Collector Q&A with Steve Shane
My passion for art began in my senior year of high school in a Detroit suburb. I decided to take a humanities class, and there I met a teacher, Nancy Updegraff, who would be one of the most influential in my life. She introduced me to the world of art. She challenged me to examine art to look beyond what I saw, discover what the artist was trying to say, and how the art spoke to my heart.
My “claim to fame” is that I worked at Annina Nosei Gallery in 1982 when Jean-Michel Basquiat was using the basement of the gallery as his studio, so I knew him very, very well. I do regret that I didn’t buy a painting by him then.
I dislike the word “collector” as it applies to me. I see myself as an art historian and an art lover. Most of my leisure time is spent immersed in the world of contemporary art. I visit galleries and museums. I attend conferences and art fairs. As a way of expanding my art perceptions, I present lectures on art to many diverse audiences. My greatest joy comes from hosting groups in my home in “salon style” visits. During these visits, which are designed to be interactive, I share anecdotes and special insights into my curated selection of artwork.
Even though my career as an anesthesiologist was not in the art world, art has been part of my life that has sustained me and helped me grow as an individual.
What is your absolute favorite thing you do within the art world?
My absolute favorite thing to do in the art world is to host the Steve Shane art salons (a la Gertrude Stein). This is my way of giving back to the art community by inspiring young art students and others who visit. Through my salons, I hope to arouse curiosity and a lifelong love of art. I am immensely proud of the salon as it has grown due to word-of-mouth.
Here is a partial list of groups that have joined my salons:
- Pratt Institute (Professional Practices class to MFA students) Bill Carrol professor.
- City University of New York (CUNY): Lehman College the Bronx (Dannielle Tegeder professor).
- Brown University (Professional Practices for Visual Artists)
- University of Arts in Philadelphia MFA / Seminar on Art Criticism
- SCAD (Savanah College of Art and Design, Atlanta)
- Penn State Sculpture Dept
- Univ of Massachusetts at Amherst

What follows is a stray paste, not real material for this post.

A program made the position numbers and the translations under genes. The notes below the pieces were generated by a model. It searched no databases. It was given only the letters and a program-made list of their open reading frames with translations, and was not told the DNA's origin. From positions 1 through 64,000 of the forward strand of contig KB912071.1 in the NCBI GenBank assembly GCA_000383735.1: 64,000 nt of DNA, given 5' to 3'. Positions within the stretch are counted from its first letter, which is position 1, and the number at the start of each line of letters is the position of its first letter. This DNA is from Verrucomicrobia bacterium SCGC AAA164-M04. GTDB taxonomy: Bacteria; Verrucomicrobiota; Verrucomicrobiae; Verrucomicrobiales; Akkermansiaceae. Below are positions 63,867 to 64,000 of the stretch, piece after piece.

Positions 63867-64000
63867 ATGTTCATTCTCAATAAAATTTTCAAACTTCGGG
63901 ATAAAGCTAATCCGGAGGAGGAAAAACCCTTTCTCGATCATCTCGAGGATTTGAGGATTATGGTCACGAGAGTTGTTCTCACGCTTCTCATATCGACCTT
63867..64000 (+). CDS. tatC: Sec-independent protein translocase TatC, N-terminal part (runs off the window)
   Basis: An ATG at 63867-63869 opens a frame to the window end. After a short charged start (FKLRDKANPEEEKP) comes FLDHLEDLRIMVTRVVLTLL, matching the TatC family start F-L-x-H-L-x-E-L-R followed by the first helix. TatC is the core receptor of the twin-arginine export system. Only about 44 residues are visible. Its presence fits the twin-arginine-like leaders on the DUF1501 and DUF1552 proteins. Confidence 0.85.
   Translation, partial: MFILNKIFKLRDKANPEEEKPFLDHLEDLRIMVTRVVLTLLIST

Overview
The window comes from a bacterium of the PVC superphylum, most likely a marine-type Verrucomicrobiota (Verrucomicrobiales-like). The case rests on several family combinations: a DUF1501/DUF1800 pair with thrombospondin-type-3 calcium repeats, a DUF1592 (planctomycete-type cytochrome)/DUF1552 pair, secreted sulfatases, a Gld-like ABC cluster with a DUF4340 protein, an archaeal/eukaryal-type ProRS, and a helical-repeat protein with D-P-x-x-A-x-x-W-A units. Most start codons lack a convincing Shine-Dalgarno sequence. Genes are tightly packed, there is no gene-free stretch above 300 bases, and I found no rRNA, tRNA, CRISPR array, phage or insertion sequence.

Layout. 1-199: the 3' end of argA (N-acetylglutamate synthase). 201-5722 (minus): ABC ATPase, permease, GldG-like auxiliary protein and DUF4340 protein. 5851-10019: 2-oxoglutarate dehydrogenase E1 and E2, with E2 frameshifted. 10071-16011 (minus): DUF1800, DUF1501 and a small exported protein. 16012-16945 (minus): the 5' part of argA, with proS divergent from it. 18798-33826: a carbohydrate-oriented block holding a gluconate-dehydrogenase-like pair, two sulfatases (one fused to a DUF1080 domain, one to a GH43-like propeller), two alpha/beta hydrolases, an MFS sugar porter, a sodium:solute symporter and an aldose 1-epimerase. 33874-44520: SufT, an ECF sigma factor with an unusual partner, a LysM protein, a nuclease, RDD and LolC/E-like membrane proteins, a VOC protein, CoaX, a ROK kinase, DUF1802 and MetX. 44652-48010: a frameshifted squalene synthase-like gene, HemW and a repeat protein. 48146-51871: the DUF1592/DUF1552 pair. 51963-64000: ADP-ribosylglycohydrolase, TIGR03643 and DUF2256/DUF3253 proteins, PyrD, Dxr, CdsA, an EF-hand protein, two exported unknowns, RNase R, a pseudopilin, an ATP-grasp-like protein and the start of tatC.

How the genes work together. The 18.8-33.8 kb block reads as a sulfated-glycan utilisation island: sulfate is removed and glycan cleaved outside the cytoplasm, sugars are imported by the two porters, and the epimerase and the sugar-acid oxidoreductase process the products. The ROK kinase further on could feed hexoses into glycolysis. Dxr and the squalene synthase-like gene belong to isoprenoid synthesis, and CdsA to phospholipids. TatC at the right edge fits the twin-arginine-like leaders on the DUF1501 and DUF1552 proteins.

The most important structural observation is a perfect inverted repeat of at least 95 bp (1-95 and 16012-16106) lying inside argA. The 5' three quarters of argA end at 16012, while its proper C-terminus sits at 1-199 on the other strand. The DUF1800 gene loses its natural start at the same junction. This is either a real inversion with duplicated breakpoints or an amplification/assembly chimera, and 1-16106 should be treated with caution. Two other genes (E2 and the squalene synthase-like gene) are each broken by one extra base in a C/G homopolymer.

- The University of Iowa Art Dept
- Rutgers University Art Dept
- RISD (Rhode Island School of Design)
- Skowhegan School of Painting & Sculpture
- School of Visual Arts (Tobi Kahn professor)
- Young Collectors Circle of Amsterdam
- Pace University (NYC)
- Montclair Museum of Art
- Sculpture Center (Long Island City, NY)
- New York University Visual Arts Administration MA Program in the Dept of Art and Art Professions, Professor Elizabeth Marcus
Who is your favorite artist or one piece of all time?
Although my interest in art began with the study of Salvador Dali in high school, my favorite artist is Chaim Soutine. I stop in my tracks when I see a Soutine painting in a museum or auction house. I am smitten by his brave brushstrokes and how emotional, expressive, and unique his works are. Chaim and I share the same core souls.
What were your first and most recent purchases, and why?
My first purchase was an Alex Katz cut-out that I acquired in 1979 from the legendary gallerist Susanne Hilberry of Birmingham, Michigan; when I was 26 years old. Susanne became my good friend and mentor.
Also, before she became well-known in the art world, I proudly acquired several Cindy Sherman works.
My last acquisition is always my favorite. I especially like acquiring works from MFA thesis shows. I am frequently told that I am the first non-relative to acquire a work by the artist.
What piece or artist would you want if money or size were not a concern?
If I had the space, I would want an Anslem Kiefer assemblage filled with real bicycles and grocery carts.
Is there a theme or direction or media to your collection?
I collect all types of media. I am not a “print snob.” Once a print hangs on my wall, no matter how large the edition, there is only one in my home.
Here are some of my favorite themes that I see throughout my collection:
- Seduction Meets Repulsion
- Sense Of Humor
- Art About Art
- Photography of Invention
- Down and Dirty Painting
- Painting Without Paint
- Dysfunctional Family
- Bad Boy/Bad Girl